Drilling mud spills from offshore rig east of St. John's
Thousands of litres of drilling mud were spilled Tuesday
Thousands of litres of synthetic drilling mud spilled at the White Rose oil development hundreds of kilometres southeast of St. John’s on Tuesday, officials say.
Husky Energy said the spill of about 5,000 litres of drilling mud from the GSF Grand Banks oil rig occurred during normal drilling operations.
The White Rose oil project is about 350 kilometres from the island of Newfoundland. Drilling was suspended Tuesday and an investigation was launched, the Canada-Newfoundland Offshore Petroleum Board said.
Drilling mud is used in the oil industry to prevent oil or gas from escaping during drilling operations.
The news release suggested the spill is not expected to have a serious impact on the environment near the rig.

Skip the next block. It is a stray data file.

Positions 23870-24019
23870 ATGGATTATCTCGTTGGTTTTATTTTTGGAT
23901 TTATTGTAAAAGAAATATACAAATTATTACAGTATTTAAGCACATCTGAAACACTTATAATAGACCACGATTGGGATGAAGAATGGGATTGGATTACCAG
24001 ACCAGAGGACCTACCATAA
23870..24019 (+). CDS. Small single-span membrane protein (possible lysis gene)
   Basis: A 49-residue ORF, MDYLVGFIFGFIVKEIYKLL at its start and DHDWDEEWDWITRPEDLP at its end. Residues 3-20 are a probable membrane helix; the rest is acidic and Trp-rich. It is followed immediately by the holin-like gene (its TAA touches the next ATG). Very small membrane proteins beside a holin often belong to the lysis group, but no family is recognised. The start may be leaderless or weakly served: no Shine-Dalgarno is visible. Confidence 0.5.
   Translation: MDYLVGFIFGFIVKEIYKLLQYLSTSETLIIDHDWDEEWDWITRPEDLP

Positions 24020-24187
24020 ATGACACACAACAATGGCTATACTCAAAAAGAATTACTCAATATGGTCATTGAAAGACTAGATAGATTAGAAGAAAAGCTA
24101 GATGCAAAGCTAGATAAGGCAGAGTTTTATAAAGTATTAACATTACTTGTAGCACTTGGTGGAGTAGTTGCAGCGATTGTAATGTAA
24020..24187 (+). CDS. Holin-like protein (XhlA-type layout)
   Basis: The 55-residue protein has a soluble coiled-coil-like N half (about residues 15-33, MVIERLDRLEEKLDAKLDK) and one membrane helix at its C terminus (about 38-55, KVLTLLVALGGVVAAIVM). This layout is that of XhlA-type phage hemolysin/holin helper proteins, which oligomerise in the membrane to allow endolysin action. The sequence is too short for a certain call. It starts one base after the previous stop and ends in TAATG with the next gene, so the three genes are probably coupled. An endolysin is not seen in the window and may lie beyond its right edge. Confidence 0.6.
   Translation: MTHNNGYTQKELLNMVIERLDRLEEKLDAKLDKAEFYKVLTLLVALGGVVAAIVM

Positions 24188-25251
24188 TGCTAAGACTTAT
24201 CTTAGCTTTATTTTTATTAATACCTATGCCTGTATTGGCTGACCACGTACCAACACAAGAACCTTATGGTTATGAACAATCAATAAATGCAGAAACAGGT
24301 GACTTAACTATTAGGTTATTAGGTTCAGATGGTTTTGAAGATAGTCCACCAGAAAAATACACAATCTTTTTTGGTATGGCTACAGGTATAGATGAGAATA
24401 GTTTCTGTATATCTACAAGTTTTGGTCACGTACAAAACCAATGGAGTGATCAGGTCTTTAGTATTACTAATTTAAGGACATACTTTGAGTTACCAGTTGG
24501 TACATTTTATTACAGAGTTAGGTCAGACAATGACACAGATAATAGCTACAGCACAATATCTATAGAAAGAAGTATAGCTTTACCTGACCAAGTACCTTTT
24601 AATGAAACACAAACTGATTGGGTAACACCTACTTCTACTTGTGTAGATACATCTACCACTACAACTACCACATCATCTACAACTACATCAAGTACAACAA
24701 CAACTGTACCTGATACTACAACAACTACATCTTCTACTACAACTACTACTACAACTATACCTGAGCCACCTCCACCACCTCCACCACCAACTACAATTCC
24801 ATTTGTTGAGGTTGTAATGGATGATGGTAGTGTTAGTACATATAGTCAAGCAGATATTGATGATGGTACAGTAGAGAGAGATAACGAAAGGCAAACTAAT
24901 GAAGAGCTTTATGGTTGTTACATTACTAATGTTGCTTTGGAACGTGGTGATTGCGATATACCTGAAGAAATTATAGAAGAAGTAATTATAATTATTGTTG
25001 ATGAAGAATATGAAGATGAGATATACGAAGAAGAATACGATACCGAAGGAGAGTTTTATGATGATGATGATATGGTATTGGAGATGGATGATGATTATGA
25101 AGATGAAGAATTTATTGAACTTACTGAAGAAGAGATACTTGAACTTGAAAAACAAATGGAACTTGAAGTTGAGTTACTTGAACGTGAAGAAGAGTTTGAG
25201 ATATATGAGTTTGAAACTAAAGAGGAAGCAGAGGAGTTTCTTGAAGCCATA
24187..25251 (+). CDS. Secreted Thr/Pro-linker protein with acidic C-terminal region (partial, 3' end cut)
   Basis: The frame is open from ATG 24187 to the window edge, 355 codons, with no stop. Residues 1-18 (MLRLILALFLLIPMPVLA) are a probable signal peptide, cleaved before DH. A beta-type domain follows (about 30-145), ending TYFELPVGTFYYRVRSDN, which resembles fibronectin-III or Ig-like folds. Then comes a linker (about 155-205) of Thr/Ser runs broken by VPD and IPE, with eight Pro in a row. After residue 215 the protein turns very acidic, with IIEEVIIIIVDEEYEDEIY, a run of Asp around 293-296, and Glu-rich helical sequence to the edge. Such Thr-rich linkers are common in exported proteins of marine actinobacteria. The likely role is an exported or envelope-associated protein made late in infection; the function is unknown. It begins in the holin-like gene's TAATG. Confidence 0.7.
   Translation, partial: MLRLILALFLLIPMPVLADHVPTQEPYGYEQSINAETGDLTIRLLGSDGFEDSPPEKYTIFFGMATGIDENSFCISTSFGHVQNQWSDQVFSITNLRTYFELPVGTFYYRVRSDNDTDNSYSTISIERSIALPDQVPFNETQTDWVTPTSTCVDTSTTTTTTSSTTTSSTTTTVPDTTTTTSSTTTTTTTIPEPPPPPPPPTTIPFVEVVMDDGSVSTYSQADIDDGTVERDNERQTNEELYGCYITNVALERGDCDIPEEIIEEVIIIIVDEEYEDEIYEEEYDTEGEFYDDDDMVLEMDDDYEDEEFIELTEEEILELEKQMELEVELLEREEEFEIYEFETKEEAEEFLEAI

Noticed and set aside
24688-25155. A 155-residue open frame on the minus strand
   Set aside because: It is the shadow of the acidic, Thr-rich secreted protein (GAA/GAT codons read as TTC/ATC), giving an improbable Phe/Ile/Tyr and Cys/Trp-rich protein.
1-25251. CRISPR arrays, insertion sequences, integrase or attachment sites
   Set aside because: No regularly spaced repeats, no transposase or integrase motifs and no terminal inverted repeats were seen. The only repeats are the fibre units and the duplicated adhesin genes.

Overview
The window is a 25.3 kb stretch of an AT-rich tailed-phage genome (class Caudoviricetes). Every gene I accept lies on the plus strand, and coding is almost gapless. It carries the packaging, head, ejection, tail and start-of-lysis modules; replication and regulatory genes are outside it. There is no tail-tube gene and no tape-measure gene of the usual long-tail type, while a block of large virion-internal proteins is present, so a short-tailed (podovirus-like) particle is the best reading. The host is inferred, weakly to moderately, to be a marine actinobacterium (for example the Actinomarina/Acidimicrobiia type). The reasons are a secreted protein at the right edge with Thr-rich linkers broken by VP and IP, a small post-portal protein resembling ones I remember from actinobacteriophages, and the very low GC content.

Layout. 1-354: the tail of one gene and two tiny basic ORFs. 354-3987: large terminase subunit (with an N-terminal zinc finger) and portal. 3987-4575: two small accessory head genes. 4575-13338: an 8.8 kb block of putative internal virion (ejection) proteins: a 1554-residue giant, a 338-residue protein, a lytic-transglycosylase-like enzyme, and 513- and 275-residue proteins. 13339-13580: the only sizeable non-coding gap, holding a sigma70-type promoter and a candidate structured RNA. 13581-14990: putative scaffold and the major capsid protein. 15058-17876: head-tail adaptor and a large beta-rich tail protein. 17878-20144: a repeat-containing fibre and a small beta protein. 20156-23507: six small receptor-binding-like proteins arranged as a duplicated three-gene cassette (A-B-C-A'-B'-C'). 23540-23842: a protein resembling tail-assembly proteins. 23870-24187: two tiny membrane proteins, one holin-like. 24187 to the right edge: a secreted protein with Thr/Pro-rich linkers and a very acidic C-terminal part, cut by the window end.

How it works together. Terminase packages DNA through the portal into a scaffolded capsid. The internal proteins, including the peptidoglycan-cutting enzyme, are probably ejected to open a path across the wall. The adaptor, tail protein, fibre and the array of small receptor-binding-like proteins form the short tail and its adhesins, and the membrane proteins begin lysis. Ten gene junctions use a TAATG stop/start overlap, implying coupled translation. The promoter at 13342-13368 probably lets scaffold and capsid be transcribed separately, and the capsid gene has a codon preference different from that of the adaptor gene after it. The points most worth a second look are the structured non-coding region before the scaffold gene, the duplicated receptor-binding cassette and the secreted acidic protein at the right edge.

"Synthetic based mud is a heavy, dense fluid used during drilling operations to lubricate the drill pipe and balance reservoir pressure. Because of its weight, the mud sinks rapidly in the water column and rests on the sea floor. The synthetic base oil used is a food-grade oil of extremely low toxicity," said a C-NLOPB news release Tuesday.
Late last March, more than 26,000 litres of drilling mud spilled from another oil rig operating east of St. John's. The Henry Goodrich rig was drilling an exploration well for Suncor at the time.
According to the C-NLOPB, the incident in March was the largest spill of drilling mud since 2007, when 74,000 litres of drilling mud were spilled in the Orphan Basin area of the North Atlantic Ocean.
With files from The Canadian Press